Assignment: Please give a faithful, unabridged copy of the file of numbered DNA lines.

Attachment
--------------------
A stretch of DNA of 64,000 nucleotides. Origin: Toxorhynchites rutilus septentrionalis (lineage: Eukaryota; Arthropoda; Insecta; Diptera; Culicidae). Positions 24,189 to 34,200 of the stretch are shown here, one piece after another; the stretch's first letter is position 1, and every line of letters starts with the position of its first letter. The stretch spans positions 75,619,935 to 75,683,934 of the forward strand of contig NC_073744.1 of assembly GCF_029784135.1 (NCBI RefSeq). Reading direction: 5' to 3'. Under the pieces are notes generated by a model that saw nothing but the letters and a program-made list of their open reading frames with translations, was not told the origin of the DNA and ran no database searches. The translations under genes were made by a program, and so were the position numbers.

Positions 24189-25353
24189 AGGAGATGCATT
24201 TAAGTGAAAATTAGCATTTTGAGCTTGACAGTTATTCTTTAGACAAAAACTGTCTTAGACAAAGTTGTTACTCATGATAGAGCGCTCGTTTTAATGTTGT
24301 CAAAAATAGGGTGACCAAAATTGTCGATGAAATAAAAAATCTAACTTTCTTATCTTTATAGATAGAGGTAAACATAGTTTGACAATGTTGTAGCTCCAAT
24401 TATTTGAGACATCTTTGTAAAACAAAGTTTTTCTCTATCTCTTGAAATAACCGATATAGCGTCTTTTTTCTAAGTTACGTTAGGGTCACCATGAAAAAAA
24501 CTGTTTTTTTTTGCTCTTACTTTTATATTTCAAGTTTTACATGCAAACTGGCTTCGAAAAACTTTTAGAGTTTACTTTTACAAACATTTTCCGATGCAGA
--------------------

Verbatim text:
A stretch of DNA of 64,000 nucleotides. Origin: Toxorhynchites rutilus septentrionalis (lineage: Eukaryota; Arthropoda; Insecta; Diptera; Culicidae). Positions 24,189 to 34,200 of the stretch are shown here, one piece after another; the stretch's first letter is position 1, and every line of letters starts with the position of its first letter. The stretch spans positions 75,619,935 to 75,683,934 of the forward strand of contig NC_073744.1 of assembly GCF_029784135.1 (NCBI RefSeq). Reading direction: 5' to 3'. Under the pieces are notes generated by a model that saw nothing but the letters and a program-made list of their open reading frames with translations, was not told the origin of the DNA and ran no database searches. The translations under genes were made by a program, and so were the position numbers.

Positions 24189-25353
24189 AGGAGATGCATT
24201 TAAGTGAAAATTAGCATTTTGAGCTTGACAGTTATTCTTTAGACAAAAACTGTCTTAGACAAAGTTGTTACTCATGATAGAGCGCTCGTTTTAATGTTGT
24301 CAAAAATAGGGTGACCAAAATTGTCGATGAAATAAAAAATCTAACTTTCTTATCTTTATAGATAGAGGTAAACATAGTTTGACAATGTTGTAGCTCCAAT
24401 TATTTGAGACATCTTTGTAAAACAAAGTTTTTCTCTATCTCTTGAAATAACCGATATAGCGTCTTTTTTCTAAGTTACGTTAGGGTCACCATGAAAAAAA
24501 CTGTTTTTTTTTGCTCTTACTTTTATATTTCAAGTTTTACATGCAAACTGGCTTCGAAAAACTTTTAGAGTTTACTTTTACAAACATTTTCCGATGCAGA